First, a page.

This article appeared online at TheNewAmerican.com on Tuesday, October 22, 2019:
In July, CNBC reported that more than 50 companies had moved some, most, or all of their manufacturing facilities out of China in response to President Trump’s tariffs. Combined with rising wages in China, the business environments in Vietnam, India, Korea, and elsewhere in Asia are looking more and more attractive to companies caught in the crossfire.
At the time, personal computer makers HP and Dell were reportedly considering moving up to 30 percent of their notebook production out of China to Southeast Asia. Others, including Apple and Nintendo, are accelerating their plans to exit China in favor of Vietnam and Thailand.
As the pressure of mounting tariffs and increasing Chinese reluctance to strike a comprehensive deal with the Trump administration mounts, Fitbit, Samsung, GoPro, and Crocs are joining the exodus. Ron Kisling, chief financial officer at Fitbit, said, “In 2018, in response to the ongoing threat of tariffs, we began exploring potential alternatives to China. As a result of these explorations, we have made changes to our supply chain and manufacturing operations, and have additional changes underway. Based on these changes, we expect that effectively all trackers and smartwatches, starting in January 2020, will not be of Chinese origin.”
GoPro has moved even faster. CFO Brian McGee said his company was “moving most of our US-bound camera production out of China” with its exodus to be complete by the fall of 2019.
Other companies such as iRobot, LG Electronics, and Sony are making similar moves to Vietnam and Thailand.
Furniture maker Lovesac, headquartered in Stamford, Connecticut, is moving 75 percent of its production out of China because of the continuing trade wars. Said CEO Shawn Nelson, “If the tariff doesn’t go away, we will cease all production in China.”
Asian countries such as India are making the transition easier and more attractive financially. Aside from offering a workforce with wages at fractions of Chinese wages, the finance ministry just announced it was slashing corporate tax rates by more than 40 percent (from 29 percent to 17 percent) starting October 1. Further cuts not only in taxes but in regulations are anticipated as India eyes the possibility of enticing companies such as Apple to move some of their operations from China. Indian Finance Minister Nirmala Sitharaman said, “If a company like Apple and its entire ecosystem were to move to India, it would have a massive [impact].” He is hosting a visit by U.S. Treasury Secretary Steve Mnuchin next month to promote India as a better alternative for those companies exiting China.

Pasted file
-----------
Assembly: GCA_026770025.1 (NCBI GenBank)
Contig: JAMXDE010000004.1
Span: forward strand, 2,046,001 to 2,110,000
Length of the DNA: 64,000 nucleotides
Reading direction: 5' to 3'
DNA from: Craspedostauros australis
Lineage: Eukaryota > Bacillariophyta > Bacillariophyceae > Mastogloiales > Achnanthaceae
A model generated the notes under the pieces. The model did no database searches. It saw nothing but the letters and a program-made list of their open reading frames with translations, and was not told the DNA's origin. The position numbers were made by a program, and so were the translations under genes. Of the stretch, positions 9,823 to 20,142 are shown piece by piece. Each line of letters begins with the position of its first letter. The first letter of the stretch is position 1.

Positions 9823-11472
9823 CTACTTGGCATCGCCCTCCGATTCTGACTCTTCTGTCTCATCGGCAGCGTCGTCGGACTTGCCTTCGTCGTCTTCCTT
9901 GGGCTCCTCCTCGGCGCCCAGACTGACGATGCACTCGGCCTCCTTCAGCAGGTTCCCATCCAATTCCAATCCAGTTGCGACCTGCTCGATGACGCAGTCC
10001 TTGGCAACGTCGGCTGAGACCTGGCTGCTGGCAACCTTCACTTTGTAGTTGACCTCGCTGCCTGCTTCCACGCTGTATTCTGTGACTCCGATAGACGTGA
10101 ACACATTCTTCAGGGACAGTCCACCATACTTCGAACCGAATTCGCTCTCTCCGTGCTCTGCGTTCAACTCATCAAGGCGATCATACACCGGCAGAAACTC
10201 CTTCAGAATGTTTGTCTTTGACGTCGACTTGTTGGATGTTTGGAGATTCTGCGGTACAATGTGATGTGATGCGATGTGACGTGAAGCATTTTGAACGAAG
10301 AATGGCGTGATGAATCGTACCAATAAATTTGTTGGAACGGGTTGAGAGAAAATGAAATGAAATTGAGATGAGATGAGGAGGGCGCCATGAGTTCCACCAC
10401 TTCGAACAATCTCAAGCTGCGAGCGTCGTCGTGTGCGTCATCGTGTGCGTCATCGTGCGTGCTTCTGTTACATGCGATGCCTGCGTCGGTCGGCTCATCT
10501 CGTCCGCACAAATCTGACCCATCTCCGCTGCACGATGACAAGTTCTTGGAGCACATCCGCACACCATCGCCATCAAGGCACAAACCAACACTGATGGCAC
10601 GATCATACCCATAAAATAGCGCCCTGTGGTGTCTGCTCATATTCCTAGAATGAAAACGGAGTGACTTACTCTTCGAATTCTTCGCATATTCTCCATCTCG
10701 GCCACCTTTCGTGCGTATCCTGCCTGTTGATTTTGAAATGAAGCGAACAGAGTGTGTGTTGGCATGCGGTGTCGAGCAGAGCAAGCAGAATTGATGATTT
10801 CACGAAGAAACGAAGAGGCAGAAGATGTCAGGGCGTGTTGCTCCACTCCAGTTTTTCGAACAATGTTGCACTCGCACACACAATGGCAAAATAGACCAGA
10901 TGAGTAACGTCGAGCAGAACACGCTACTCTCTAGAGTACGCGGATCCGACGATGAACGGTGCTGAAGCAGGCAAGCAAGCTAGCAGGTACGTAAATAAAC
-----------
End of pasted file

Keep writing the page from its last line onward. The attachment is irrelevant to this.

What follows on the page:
For some companies such as Samsung, the decision is an easy one. It built its first smartphone plant in Vietnam in 2008 and another one in 2013. It’s building the world’s largest mobile-phone factory in India. So expanding its existing operations there makes good economic sense. For others, the decision to move out of China is more involved and more costly. Networks and supply lines that have been built up over the years would need to be reestablished elsewhere, and new workers would need to be trained for their positions.
But the decision to exit is made easier for at least two reasons. First, wages in China are now twice as high as in Vietnam, and several times higher than in India. Second is the increasing expectation that the trade war isn’t likely to end anytime soon. Phase One just announced by President Trump hasn’t been fleshed out, and isn’t expected to be signed anytime soon, thanks to Chinese stalling and demands for additional talks before doing so.
Decisions to leave the mainland are even showing up in the “official” Chinese reports on its economy. Unofficially, the Chinese economy is stagnant and unrest among its citizens is increasing. Economic iconoclast Harry Dent, developer of the “spending wave” theory that drives markets and economies, sees what’s coming for China:
I think China’s going to take the greatest economic fall of any major country.
They’re the only emerging country that has continually declining demographics. The top-down Chinese mafia-like government has overbuilt everything (decades ahead) in the name of job growth in cities to leverage steroid-like GDP growth.
Removing significant portions of its manufacturing base, as an increasing number of foreign companies are doing, adds to the risks being faced by the communists running China. If Dent is right, the incentive to move being felt by companies with significant exposure there will only increase over time.